Appreciating our Gifts: Andrea Bocelli, the Barefoot Contessa and Dirk Nowitski

On a recent flight from Grand Rapids, Michigan to Dallas, I read the lead article in the January 2013 issue of American Way Magazine. It was about the Italian classical music singer Andrea Bocelli. Bocelli has tremendous natural talent, but he also has worked hard to hone and cultivate it. The result is 22 albums with 75 million copies sold worldwide. Celine Dion, with whom Bocelli performed the Golden Globe–winning and Academy Award–nominated duet “The Prayer,” quipped that “If God could sing, He would sound a lot like Andrea Bocelli.

The American Way article informed me that Bocelli, now 54, was born with congenital glaucoma, He always had weak eyesight, but when he was 12, he was hit in the head with a soccer ball during a game and became completely blind. He credits the Divine for the gift of his voice, although he’s not sure why it was bestowed upon him. “God has his own design,” he says. “Everyone has gifts. What you have to do is be aware of them and cultivate them and love them. Very often people are not aware of their own talents because they get lost in wishing for the talents of others.”

I was drawn to his statement that people get lost in wishing for the talents of others. I wish I had a solo voice like the woman in the choir I sing in whose voice I secretly envy. I could tell myself that, if I practiced and took voice lessons, I could sing like she does. Except that it’s not true. I don’t have the natural instrument. So I have learned to replace wishing I could sing like she does to appreciating hearing her lovely voice. And valuing my own pleasant, blend-in alto voice.

Recently I was watching the Food Network while getting my hair cut. The Barefoot Contessa (Ina Garten) was in Napa on vacation. From what?  I asked myself. Anyway, she was having a dinner party. I watched as she halved ripened figs and wrapped them in prosciutto for an appetizer, whipped up scallops au gratin for a main course, and crafted homemade white chocolate bark for dessert. There were a couple of other dishes she made, but I got distracted by the white chocolate bark. I looked her up on my phone while watching her pour the melted chocolate into the buttered pan and found that she is a former White House nuclear policy analyst who taught herself to cook out of her passion for  cooking with fresh ingredients accessible to busy people.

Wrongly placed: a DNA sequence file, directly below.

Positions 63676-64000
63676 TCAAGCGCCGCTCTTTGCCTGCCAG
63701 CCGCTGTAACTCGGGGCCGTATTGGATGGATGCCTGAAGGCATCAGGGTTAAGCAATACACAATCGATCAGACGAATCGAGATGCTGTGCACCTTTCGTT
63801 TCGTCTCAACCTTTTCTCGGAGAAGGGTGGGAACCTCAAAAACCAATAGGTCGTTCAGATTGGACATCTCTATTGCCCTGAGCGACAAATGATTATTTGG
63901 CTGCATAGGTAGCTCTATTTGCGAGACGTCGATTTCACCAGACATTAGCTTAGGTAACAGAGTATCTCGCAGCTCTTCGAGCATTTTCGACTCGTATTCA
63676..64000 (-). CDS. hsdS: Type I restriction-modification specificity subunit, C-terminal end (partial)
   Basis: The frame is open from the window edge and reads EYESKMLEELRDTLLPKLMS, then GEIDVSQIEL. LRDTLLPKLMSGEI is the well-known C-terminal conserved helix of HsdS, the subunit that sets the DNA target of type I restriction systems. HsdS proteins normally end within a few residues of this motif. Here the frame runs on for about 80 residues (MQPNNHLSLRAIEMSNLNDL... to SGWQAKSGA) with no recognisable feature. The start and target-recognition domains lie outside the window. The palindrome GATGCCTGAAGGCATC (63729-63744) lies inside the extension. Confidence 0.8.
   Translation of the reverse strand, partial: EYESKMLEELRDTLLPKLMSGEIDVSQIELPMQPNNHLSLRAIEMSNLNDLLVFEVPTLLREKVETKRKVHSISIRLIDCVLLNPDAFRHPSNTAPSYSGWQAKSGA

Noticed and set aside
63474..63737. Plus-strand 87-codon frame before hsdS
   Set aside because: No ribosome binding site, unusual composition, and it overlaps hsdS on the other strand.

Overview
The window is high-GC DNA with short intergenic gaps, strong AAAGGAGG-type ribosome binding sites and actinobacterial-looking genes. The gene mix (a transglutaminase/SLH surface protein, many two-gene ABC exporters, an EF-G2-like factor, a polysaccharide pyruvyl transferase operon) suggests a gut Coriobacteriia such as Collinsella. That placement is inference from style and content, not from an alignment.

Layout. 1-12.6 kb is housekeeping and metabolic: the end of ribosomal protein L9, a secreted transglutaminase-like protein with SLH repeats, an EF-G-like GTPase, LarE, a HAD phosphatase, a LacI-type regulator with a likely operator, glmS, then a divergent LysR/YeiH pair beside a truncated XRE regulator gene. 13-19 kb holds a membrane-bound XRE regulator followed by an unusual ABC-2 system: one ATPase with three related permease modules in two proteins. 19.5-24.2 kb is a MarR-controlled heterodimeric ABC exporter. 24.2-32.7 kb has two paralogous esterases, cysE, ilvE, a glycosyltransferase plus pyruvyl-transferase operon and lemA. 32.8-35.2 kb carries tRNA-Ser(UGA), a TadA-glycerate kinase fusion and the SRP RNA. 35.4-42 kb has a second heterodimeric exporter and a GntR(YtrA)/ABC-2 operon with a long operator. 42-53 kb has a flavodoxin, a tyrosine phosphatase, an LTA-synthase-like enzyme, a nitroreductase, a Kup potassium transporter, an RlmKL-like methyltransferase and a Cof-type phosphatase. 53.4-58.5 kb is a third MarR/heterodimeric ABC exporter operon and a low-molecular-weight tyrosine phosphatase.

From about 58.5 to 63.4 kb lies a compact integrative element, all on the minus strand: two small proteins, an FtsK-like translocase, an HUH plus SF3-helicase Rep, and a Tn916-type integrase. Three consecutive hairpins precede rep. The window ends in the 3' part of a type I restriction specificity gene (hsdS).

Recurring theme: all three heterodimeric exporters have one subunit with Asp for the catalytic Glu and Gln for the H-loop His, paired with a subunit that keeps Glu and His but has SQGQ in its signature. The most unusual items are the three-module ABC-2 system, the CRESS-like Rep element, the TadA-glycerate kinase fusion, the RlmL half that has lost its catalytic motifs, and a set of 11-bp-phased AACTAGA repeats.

I came home and was making Santa Fe Stew. I’ll give you the recipe if you like. It hit me in a flash of insight why she is the Barefoot Contessa and I am not. No one would pay to watch me open cans of beans and rotelli tomatoes, rip open packets of taco seasoning and dry ranch dressing mix and pour them in my crock pot.

Cooking at the foodie level requires natural talent and a passion for the nuances of food. I lack the latter, but I could be a better cook if I cooked more. Rather than envy the Barefoot Contessa I could learn from her.

I like basketball and was on the team in high school, but I do not wish I could play basketball like Dirk Nowitski. I am too old. I am 5’6 and ½” tall. Such envy would be an even more blatant waste of time than envying the woman with the lovely voice I mentioned earlier.

I  don’t wish I could sing like Dirk Nowitski either. Listen to Dirk’s rendition of “We Are the Champions” during the Dallas Mavericks championship celebration at American Airlines Center in 2011.

I have a nice alto voice and I could be a better cook.

Thanks to the naturally gifted, hardworking Andrea Bocelli for this reminder that

“Everyone has gifts. What you have to do is be aware of them and cultivate them and love them. Very often people are not aware of their own talents because they get lost in wishing for the talents of others.”



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